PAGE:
I’ve used tires as a stairway in my steep backyard. Would they be okay to use for plants I would eat: herbs, etc., or plants that produce squash, cucumber, strawberries, etc.?
Thanks for the question. To tell you the truth, the jury is still out. I have used them myself for retaining walls and stairs, and I have grown some food producing plants in them (potatoes for one) and have had great success. Typically the soil will get warmer in the tires and potentially too hot, and that might be great for some plants, possibly not so great for others.
There is, however, some concern that in the long term, tires could release toxins including zinc, hydrocarbons, and heavy metals. I would say that that concern could be also true for other materials like plastics of other kinds. Different than many plastics which are designed to contain food or water for human consumption, tires are not intended to contain food or their components eaten (be careful, Gonzo!), and so there are fewer studies with evidence.
I have done some research and found a similar sense of some folks doing it and some folks not being comfortable. People that are sensitive should likely stay away, if even from the way our concerns get into our blood. Others who are less concerned will likely have success. Here is an article that cites a variety of health risks from rubber pellets and specifically parts of tires in outdoor use. Get ready, it’s kind of intense and will bring up fears of other kinds. Here is another fantastic blog that answers the question elaborately and cites other research suggesting that there are actually very little risks as tires are very stable and DON’T BREAK DOWN (hence seeing them piled up everywhere).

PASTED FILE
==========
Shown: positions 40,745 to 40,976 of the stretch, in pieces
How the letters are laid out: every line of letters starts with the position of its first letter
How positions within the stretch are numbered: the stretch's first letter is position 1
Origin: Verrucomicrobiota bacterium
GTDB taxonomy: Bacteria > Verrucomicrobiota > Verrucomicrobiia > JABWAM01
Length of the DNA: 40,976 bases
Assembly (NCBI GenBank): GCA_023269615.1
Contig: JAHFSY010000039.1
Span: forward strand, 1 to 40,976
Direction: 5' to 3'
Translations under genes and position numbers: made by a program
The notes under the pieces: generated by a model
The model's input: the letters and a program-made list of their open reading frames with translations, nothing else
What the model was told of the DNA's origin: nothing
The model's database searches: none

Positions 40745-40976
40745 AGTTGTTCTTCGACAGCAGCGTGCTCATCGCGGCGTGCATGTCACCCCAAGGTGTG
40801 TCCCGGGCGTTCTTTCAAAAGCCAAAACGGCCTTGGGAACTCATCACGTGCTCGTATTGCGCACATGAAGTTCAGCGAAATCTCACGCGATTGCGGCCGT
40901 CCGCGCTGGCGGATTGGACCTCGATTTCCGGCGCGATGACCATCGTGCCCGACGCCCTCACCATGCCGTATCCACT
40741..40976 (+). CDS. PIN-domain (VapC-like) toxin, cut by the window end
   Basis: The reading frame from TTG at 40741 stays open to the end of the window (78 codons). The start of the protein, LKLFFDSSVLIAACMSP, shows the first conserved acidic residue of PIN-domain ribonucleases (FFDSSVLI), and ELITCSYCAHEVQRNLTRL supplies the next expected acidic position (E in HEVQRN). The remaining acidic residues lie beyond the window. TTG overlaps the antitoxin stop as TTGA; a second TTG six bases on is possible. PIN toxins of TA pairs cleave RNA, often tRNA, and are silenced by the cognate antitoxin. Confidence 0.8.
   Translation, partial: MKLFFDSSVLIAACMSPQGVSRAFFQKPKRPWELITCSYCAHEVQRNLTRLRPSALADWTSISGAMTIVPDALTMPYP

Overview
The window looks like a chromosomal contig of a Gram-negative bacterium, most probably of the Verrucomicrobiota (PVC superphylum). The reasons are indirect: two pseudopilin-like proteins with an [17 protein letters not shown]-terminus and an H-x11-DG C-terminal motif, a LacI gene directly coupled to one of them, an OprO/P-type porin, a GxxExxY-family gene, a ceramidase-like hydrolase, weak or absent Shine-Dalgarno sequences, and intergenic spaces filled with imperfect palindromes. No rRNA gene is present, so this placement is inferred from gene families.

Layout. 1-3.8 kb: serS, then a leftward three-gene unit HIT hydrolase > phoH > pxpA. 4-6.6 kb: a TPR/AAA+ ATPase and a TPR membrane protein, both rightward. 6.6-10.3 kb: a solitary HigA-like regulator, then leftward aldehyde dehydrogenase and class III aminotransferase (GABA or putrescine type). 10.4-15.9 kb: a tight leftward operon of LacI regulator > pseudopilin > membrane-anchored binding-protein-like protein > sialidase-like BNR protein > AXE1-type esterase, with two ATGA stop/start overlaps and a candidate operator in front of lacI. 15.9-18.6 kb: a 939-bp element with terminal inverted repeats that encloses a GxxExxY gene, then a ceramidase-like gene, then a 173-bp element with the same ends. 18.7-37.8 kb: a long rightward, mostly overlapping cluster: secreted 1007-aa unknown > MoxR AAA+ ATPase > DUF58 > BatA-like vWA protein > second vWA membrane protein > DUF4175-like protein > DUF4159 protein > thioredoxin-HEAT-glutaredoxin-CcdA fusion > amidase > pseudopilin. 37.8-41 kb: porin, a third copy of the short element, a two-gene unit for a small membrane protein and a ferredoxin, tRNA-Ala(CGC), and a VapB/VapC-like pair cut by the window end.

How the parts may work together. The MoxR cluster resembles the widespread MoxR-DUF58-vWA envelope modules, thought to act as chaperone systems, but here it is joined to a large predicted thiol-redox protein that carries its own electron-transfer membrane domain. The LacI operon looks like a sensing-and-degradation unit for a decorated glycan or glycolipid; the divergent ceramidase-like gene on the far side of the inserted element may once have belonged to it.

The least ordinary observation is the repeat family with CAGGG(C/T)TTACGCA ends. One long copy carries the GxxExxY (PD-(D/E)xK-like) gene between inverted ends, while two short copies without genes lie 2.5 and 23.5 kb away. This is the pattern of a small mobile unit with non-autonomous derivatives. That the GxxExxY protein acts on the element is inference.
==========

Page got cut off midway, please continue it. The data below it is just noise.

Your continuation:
My suggestion is that you consider your personal approach to such things and make a consistent stand. Cell phones? Car exhaust? Plastic water bottles? Tire planters? It’s hard to say. Sorry to leave it in your court and it is a crazy world.
Brandon Greenstein is the Home-Grower Program Director for Organic Growers School (OGS), developing new initiatives to provide services to home-growers. His background is in Renewable Systems, Earth Works, Energy, Water, and Permaculture, specifically providing consulting, design and technical services for the creation of integrated systems. He has been homesteading, including off-grid living and food production, in the western NC mountains for 20 years.